While it is seeming common knoweldge that the state of the economy has a significant bearing on the outcome of the presidential election in the US, Barclays notes that in the case of an incumbent running, economic performance appears to be most important. The three presidents who failed in a re-election bid in the post-war period (Gerald Ford in 1976, Jimmy Carter in 1980 and George Bush, Sr. in 1992) did so against a backdrop of weak growth, high unemployment, and low consumer confidence. These same factors all pose significant headwinds to the current incumbent. To overcome them, history suggests that unemployment would need to keep trending down and consumer sentiment would need to strengthen prior to the vote in November.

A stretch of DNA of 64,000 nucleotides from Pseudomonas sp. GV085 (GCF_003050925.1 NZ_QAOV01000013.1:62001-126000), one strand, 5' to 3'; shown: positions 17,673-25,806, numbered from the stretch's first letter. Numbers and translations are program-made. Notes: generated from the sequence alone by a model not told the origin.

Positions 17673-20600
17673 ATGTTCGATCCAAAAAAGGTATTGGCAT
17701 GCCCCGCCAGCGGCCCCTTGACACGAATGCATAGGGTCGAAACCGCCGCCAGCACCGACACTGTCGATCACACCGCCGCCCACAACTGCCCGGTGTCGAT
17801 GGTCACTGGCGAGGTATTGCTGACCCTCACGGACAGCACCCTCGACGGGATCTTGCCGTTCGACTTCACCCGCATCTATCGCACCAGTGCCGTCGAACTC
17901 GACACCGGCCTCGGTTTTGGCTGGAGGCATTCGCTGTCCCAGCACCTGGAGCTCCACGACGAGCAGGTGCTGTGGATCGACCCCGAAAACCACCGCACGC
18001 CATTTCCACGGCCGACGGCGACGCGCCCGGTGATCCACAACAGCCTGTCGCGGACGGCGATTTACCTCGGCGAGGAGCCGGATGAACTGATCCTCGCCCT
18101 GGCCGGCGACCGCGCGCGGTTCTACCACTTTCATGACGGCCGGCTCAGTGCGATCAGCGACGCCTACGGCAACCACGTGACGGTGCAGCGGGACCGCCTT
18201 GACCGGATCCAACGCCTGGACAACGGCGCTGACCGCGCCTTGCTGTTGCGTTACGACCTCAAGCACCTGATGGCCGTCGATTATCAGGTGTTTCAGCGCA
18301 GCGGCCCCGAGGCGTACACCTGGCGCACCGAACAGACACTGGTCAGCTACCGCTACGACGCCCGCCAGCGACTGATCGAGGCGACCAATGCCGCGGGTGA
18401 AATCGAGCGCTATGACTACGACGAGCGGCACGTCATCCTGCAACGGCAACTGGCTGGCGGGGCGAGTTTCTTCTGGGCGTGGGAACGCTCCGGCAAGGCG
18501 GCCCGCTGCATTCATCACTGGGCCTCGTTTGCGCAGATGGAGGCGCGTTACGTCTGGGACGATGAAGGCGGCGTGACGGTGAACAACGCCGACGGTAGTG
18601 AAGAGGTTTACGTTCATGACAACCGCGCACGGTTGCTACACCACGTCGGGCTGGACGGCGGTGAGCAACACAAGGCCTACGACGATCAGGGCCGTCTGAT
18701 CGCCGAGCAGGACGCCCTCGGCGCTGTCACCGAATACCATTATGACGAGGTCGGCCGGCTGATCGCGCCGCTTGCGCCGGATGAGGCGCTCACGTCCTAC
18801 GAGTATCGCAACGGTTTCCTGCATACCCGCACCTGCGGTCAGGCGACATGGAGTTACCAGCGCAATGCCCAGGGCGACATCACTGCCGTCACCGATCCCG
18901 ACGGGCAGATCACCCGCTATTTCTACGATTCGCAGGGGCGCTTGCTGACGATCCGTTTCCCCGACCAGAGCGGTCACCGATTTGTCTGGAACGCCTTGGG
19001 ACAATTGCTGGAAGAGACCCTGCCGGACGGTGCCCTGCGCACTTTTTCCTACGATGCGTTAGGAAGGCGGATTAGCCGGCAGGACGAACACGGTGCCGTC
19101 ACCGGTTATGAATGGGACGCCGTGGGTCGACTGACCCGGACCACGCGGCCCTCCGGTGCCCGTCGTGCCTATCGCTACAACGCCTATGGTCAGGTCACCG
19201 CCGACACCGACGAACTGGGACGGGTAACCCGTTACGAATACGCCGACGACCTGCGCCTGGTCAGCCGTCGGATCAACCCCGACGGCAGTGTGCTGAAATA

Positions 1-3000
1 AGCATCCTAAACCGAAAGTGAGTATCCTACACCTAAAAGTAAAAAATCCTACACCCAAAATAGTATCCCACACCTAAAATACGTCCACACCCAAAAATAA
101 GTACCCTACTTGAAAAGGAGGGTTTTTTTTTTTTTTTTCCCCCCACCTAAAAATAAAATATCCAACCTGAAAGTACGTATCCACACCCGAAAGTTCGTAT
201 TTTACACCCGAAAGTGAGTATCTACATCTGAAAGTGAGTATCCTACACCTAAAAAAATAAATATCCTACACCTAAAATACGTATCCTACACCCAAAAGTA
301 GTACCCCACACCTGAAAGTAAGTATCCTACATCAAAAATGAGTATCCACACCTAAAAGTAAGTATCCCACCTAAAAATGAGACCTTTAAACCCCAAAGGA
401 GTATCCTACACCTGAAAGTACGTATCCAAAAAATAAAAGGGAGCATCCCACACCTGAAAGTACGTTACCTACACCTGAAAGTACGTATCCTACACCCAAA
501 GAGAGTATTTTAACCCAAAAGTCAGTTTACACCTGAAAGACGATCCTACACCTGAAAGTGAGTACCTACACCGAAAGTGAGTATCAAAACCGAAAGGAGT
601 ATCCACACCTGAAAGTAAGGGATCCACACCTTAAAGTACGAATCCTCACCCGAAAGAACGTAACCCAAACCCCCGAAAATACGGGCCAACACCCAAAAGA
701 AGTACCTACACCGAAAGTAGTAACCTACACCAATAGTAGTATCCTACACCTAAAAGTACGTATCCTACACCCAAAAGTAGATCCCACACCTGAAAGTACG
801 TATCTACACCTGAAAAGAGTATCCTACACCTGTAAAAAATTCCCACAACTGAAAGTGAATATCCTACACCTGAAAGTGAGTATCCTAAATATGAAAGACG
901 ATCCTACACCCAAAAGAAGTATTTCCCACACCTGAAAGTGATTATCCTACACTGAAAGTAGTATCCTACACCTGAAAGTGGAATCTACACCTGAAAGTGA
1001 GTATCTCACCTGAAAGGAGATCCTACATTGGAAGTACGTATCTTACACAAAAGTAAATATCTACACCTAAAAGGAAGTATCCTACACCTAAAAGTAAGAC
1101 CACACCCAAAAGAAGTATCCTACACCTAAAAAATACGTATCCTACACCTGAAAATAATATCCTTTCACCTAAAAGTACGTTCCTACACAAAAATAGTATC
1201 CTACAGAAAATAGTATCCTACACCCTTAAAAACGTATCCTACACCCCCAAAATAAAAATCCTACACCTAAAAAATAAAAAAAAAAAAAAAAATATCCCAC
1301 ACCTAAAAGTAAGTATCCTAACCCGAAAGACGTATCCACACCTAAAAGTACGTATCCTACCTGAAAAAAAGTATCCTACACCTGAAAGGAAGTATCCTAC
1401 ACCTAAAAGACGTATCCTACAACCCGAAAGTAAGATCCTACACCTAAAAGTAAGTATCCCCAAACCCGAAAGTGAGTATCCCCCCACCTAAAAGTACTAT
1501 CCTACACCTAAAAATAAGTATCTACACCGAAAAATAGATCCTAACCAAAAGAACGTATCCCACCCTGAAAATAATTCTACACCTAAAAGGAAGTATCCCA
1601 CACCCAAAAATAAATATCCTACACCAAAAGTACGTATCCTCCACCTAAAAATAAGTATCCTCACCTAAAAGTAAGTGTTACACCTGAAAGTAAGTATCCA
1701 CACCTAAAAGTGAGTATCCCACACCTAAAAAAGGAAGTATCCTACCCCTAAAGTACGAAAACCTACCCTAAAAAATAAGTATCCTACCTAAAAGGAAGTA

As Barclays notes (providing a little more hope):
More broadly, the stage of the business cycle at election time could be as important as the state of the economy per se, particularly when it comes to the labor market. In particular, the course of the unemployment rate may be as influential as the level itself. How the labor market recovery plays out in the second half of the year may play a pivotal role in the upcoming election.